The assessment is that, in such a scenario, the Israeli air force will successfully destroy thousands of long-range missiles and launchers, mainly those belonging to Hamas and Hezbollah. Similarly, Israel's missile defense systems will intercept many more missiles. Nevertheless, the Israeli Home Front will still suffer hits from thousands more rockets and missiles, the most accurate of which could reach Israeli air force bases, impeding the air force's capacity to respond. One senior Israeli military official told Al-Monitor on condition of anonymity that "the only response to such a threat is deterrence. Our enemies know exactly what price they will pay for initiating such a move, and it will be much higher — incomparably higher — than the price paid by Israel."
But Israel's defensive systems must also deal with another challenge, i.e., extremely short-range rockets whose range is measured in hundreds of meters to just a few kilometers from the border. While these kinds of rockets are for the most part very primitive and basic, the fact that they are in the air for no more than a few seconds makes it difficult to some extent for existing anti-missile systems to identify, pinpoint and hone in on them, and to intercept them on time. With this kind of threat, the impact of the more ancient rockets is actually the most dangerous one. During Operation Protective Edge, the IDF paid an especially high price in the number of soldiers killed by mortars at meeting points along the border.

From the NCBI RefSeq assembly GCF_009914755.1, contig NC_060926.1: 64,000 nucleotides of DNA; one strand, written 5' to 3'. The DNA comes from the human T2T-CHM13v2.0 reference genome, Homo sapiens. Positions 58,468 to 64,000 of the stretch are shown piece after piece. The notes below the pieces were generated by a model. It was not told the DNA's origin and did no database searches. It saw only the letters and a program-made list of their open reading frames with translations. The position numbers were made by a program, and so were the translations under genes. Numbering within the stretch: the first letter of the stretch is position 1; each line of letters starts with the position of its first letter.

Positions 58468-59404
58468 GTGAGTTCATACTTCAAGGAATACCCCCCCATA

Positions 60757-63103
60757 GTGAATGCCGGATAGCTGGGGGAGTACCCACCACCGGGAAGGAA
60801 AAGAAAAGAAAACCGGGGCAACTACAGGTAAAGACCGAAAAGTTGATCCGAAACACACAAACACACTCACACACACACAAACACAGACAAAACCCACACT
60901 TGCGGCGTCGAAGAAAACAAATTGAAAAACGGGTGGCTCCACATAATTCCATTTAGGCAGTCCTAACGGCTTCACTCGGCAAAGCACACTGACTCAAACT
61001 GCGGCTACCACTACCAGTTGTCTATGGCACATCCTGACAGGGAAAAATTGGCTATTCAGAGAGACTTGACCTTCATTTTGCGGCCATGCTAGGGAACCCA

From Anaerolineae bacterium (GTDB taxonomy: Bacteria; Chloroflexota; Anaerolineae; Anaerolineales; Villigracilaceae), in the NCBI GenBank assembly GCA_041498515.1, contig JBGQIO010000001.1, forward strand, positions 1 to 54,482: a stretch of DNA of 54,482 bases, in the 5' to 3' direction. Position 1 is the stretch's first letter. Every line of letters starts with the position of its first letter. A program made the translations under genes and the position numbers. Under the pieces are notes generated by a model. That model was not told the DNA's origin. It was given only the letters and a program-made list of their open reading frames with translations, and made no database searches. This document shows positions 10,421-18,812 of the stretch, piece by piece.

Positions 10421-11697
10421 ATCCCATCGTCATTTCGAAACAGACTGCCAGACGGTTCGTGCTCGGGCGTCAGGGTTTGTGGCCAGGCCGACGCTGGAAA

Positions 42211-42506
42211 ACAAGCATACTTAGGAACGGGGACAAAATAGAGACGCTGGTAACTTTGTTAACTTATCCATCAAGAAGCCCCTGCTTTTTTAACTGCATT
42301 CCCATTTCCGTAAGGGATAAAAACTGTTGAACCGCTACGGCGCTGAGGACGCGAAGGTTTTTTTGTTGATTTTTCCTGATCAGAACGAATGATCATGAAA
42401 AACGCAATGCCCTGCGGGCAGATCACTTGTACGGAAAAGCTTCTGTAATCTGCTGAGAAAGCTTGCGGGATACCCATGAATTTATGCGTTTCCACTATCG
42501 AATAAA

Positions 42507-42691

Hezbollah has begun developing enormous mortars with explosive warheads that are much heavier than those of regular mortar shells. Their short, steep trajectory could make it especially difficult for Israel to shoot them down. In other words, they could threaten IDF soldiers taking up position along the northern border, as well as adjacent Israeli localities. It is estimated that integrating laser-guided interceptors as an additional part of the solution to the threat will provide an adequate response to this problem.
In this clash of minds and developments, Israel leads the rest of the world by several orders of magnitude. On the other hand, this has resulted in an internal debate among defense experts within the country. Israel's approach to defense has always been based on three pillars: deterrence, warning and guaranteeing a decisive outcome. The fact that Israel's enemies are aware of its enormous power deters them from engaging in confrontations. Israel's intelligence agencies provide warning of its enemies' hostile intentions well in advance, and the IDF has the ability to shift the conflict to enemy territory and conclude it decisively.
The modern era has reduced the possibility of a decisive outcome in battle considerably. Traditional gauges of victory are irrelevant when a sovereign state is locked in combat against guerrilla groups. In the past decade, Israel introduced a fourth component — defense — to its overall approach to security. It is an element that has not figured as prominently before now. A tangible example of this new component is the multilayered missile defense system, but this leaves many in the defense establishment feeling uneasy. They worry that the systems' defensive capacities could cause the critical operational branches of its military to atrophy. As one senior defense official told Al-Monitor on condition of anonymity, "When the political leadership is unruffled by the 50 days of Operation Protective Edge and the Home Front doesn't suffer any significant casualties, the need for a decisive outcome is not as urgent as it once was. The country's leadership could then evade the need for ground maneuvers or achieving any decisive outcome whatsoever."
Regardless of how they feel about it, however, no one (in Israel) today would agree to forego Magic Wand, Iron Dome or the Arrow missile defense system willingly, at least not until all the rockets and missiles surrounding Israel rust. That is precisely what former Chief of Staff Moshe Ya'alon recommended long ago.